For the first time, jurors and the public are getting to see unfiltered videos and photos from inside Pulse nightclub, showing the moments before, during and after a deadly attack.

Those videos and photos are as graphic as one can imagine.

The video shows gunman Omar Mateen buying admission into the club, spending about 11 minutes inside and leaving and then returning minutes later and starting his attack.

The courtroom was in absolute silence as this video played out. Jurors and people in the gallery watched with their eyes locked on the screens.

Noor Salman, Mateen's widow, who is now on trial accused of helping her husband plan this attack, simply sat there, her head down, tilted to the side.

At one point, officers coming into the club were trying to see if there are survivors, but then they found more gunfire.

Dozens of bodies of victims, scattered throughout the club and inside the bathrooms, could be seen.

And some of those photos show Mateen's lifeless body as well as the firearms nearby that he used to carry out this attack.

Later video showed SWAT blowing a hole through the wall of the Pulse bathroom, trying to help people escape.

All of this was used during testimony by two different FBI special agents, as they described first clearing the scene of any possible explosives and then going through the carnage and collecting evidence and taking measurements.

The FBI spent nine days at Pulse going through that process.

As the attack was still underway – police and the FBI moved to the family’s home in Fort Pierce, where they met with Noor Salman. 

An FBI Special Agent would testify that Salman seemed at first calm and cooperative, but then made odd statements, like saying her husband was always safe with guns, and asked if she was being taken to Disney World.

Agents say they found this odd considering they never told Salman that her husband was involved in a club shooting in Orlando. 

Jurors also heard from the medical examiner describing how many of these victims were shot multiple times, at short distance.

Mateen killed 49 people killed with more than a combined 200 gunshot wounds.

The judge also reiterated to the jury that Salman must be viewed as innocent until the U.S. proves its case. The defense maintains that Salman knew nothing about her husband's plans.

Witness testimony begins

Witnesses for prosecutors set the story of the Pulse nightclub attack on June 12, 2016.


Special FBI agent Lynn Billings oversaw the evidence collection at Pulse. Once FBI agents could get into Pulse, she described seeing "a lot of bodies, a lot of blood and a lot of shell casings."

Billings also described the sound of cell phones constantly ringing throughout the day, presumably from loved ones trying to reach those who were dead.

Photos of the Sig Sauger and Glock guns used by Mateen in the attack were shown and then Billings shows the actual guns to the jury, as prosecutors go through the timeline of Mateen physically purchases and obtaining the firearms.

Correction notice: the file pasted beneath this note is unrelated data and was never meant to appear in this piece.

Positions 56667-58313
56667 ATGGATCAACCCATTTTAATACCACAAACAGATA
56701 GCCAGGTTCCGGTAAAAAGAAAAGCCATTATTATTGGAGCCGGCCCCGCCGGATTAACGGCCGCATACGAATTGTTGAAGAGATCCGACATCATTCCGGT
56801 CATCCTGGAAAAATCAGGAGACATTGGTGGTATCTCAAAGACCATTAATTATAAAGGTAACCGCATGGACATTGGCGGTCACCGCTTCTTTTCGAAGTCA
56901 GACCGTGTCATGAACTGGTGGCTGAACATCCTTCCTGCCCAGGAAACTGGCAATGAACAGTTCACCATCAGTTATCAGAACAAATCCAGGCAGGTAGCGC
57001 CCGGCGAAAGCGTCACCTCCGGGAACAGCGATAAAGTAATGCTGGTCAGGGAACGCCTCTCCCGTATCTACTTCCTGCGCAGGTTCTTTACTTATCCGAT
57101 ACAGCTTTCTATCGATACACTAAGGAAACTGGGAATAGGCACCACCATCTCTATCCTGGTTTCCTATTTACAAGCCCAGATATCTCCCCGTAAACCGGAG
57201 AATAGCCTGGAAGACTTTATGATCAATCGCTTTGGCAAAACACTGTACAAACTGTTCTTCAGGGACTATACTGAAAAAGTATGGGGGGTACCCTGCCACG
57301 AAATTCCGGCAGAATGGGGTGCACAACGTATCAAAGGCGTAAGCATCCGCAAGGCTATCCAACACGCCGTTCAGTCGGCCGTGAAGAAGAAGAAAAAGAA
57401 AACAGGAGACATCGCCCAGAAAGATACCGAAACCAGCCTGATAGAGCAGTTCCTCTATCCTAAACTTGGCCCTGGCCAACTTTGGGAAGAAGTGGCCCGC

Firearms purchased from a store in St. Lucie County where Omar and Noor lived, it was stated.

All the bodies were removed from Pulse by 11 p.m. and then the collection of evidence, like cell phones, started.


Paul Castillo, a FBI bomb technician, said that Mateen told a hostage negotiator that he had explosives and that his van was wired with bombs. 

Once the gunman was killed, the SWAT team could see wires near Mateen's body, and they quickly evacuated. 

Two bomb technicians first went to search for survivors and then left to initiate remote operations with a robot. However, no explosives were ultimately found after an extensive search.


Lauren Regucci, who was part of the FBI evidence response team, said Mateen rented a black Dodge Caravan from Enterprise Rent-A-Car on June 6, 2016, which was the vehicle found next to Pulse nightclub. 

A backpack was reportedly found in the van, which carried receipts for items such as ammunition, jewelry and firearms. The major purchases, made a week before the shooting, amounted to $30,000. 

A green rifle bag, a black Glock pistol box, and a St. Lucie Shooting Range pass were also found in the vehicle. A box of 9mm ammo were found near the driverside floorboard. Another box outside contained rifle ammo.


Lt. Willian Hall said OPD sent a teletype to Fort Pierce Police asking officers to respond to Noor Salman's home and were advised to be cautious of potential explosives or booby-traps. 

He said he and four other officers got to the address OPD sent him around 4:20 a.m. and made contact with Noor Salman. She allowed them inside her home, and Hall said he didn't see any threats. 

According to Hall, Salman said Omar was very careful with guns and wouldn't hurt anyone expect to defend himself. He said he found it odd, since he didn't mention a shooting to her at the time.

Defense attorney Charles Swift reportedly took issue Hall's testimony, saying that Hall didn't ask Salman any "relevant" questions, nor did he allegedly interview her. Hall said he didn't ask questions since the FBI would be speaking to her. 


Christopher Mayo said he was sent to Salman's apartment to gather information and relay it to Orlando. 

Mayo said he got biographical information from Salman, and that Mateen owned one handgun.

Salman said Mateen left around 5 p.m. the night before the shooting to have dinner with "Nemo."

Mayo said he found it odd that Salman was calm and never asked him what happened. She also reportedly didn't ask about her husband's health either. 

Salman also reportedly told Mayo that Mateen didn't have enemies, and "he likes everyone, including homosexuals," which he said he found odd since the shooting was at a gay nightclub.